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Medtronic made history six years ago when FDA approved the Micra leadless pacemaker on April 6, 2016. The device represented a major innovative leap in pacemaker technology, and also became a prime example of how medical device manufacturers continue to push the boundaries of what’s possible in medtech miniaturization. The device has been adopted by top medical centers, including Sheba Medical Center in Ramat Gan, Israel.
Sheba announced this week that Medtronic International has authorized it to provide training on Micra pacemaker implants for experts in arrhythmia treatment. Seven doctors from hospitals across Israel participated in Sheba’s first training, which was led by Eyal Nof, director of the Invasive Electrophysiology Service at Sheba and a certified facilitator to conduct training on the subject.
Unlike traditional pacemakers, leadless pacemakers do not require an incision in the chest to implant the device or cardiac leads to deliver therapy. Rather, the leadless device is implanted through a vein in the groin. They are also much smaller than the conventional pacemakers. Medtronic had been the only company with a leadless pacemaker on the U.S. market until a couple of months ago when FDA approved Abbott’s Aveir VR leadless pacemaker.
Image courtesy of Sheba Medical Center
Medtronic’s Micra is currently intended for patients who, for technical or medical reasons, cannot undergo pacemaker implantation with electrodes (such as patients with venous obstruction). It is also suitable for patients with a high risk of infection from the implantation of a traditional pacemaker and without which they would be left without a medical response which may put them at high risk of significant complications. Over the past year, more than 150 patients have undergone the procedure in various indications, Sheba noted.
Clinical studies published in recent years, which included thousands of patients who underwent a Micra procedure, showed that for the vast majority of patients, the procedure was successful, the rate of infections was significantly lower, and the rate of complications was significantly lower than that of a standard pacemaker transplant (a reduction of about 60% in the rate of complications), according to Sheba.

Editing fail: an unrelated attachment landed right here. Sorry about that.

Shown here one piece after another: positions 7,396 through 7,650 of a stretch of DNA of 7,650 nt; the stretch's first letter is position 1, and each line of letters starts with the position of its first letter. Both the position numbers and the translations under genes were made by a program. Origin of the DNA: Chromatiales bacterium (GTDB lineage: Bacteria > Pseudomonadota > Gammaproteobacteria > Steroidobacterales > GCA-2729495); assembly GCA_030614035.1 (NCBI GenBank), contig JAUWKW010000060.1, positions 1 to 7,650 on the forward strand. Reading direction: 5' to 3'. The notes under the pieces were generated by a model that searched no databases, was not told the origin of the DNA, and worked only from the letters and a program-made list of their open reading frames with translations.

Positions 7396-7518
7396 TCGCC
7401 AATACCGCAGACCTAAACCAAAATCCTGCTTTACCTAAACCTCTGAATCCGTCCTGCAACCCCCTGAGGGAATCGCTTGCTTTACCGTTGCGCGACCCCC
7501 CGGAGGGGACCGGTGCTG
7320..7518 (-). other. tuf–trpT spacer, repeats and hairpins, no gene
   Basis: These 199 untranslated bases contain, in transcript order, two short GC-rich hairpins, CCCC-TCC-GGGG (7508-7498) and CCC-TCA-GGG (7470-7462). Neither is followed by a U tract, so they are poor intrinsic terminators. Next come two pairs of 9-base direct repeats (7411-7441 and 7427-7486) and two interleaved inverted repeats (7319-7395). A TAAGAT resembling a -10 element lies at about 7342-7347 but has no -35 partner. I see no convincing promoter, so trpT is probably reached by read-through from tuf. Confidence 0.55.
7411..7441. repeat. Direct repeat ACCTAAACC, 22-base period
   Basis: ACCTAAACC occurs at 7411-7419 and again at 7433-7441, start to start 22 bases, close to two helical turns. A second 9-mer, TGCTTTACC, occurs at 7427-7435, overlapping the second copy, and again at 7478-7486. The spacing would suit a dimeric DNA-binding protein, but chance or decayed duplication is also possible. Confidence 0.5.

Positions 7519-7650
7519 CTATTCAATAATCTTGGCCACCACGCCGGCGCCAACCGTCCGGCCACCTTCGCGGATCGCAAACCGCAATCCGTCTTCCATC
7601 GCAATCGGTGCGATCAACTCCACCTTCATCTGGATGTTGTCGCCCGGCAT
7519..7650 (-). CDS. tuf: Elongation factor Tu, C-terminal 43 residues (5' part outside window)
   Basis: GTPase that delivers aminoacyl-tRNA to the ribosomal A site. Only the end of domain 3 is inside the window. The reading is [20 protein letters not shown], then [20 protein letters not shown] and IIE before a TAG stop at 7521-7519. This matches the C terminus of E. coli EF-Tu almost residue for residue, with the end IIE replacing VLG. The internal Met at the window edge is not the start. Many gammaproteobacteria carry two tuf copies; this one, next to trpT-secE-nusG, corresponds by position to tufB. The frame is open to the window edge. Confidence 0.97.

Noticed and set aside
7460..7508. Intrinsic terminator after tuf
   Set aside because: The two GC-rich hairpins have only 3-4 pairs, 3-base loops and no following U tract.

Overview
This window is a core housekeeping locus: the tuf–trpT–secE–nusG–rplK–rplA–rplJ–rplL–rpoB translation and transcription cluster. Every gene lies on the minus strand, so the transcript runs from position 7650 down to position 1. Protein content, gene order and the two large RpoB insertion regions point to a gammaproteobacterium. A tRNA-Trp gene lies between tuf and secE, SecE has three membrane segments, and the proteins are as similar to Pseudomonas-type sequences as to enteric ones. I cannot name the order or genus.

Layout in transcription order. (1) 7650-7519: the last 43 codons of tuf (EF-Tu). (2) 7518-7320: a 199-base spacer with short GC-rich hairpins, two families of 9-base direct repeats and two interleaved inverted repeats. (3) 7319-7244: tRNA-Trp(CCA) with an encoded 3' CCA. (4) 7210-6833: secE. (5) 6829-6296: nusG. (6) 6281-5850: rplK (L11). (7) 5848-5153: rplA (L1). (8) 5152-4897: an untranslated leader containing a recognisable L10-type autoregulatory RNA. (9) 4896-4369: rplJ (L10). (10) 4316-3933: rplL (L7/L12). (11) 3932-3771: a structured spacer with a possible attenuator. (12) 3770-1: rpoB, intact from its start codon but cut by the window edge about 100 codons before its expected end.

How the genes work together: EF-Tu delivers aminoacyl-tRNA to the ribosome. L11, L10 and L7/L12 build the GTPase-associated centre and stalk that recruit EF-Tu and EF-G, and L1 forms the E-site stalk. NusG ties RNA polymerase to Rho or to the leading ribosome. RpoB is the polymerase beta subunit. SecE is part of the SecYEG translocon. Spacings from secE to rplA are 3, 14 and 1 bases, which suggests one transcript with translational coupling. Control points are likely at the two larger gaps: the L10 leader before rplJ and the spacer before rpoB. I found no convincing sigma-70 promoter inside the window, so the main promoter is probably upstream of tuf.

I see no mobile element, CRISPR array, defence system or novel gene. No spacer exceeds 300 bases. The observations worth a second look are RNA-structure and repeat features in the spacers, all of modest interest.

The medical center European Cardiological Association has recommended in its latest guidelines on pacemakers that Micra should be implanted as an alternative to normal pacemakers in patients with appropriate indications.
Sheba touts that it is the largest and most comprehensive medical center in the Middle East. The campus consists of an acute-care hospital, rehabilitation hospital, research and innovation hubs, a medical simulation center, and a center for disaster response. Sheba is also a university teaching hospital affiliated with the Sackler School of Medicine at Tel-Aviv University.
Last November, FDA flagged the risk of major complications if cardiac perforation occurs during leadless pacemaker implantation. Although cardiac perforation is a rare complication (occurring in roughly 1% of cases) of any pacemaker implant procedure, real-world data suggests that the risk of major complications following cardiac perforation may be higher in patients who receive a leadless pacing system versus a traditional transvenous pacemaker. The agency encouraged doctors to report leadless pacemaker cardiac perforations and related complications to the device manufacturer and FDA.
Published June 23, 2022 MDDI Online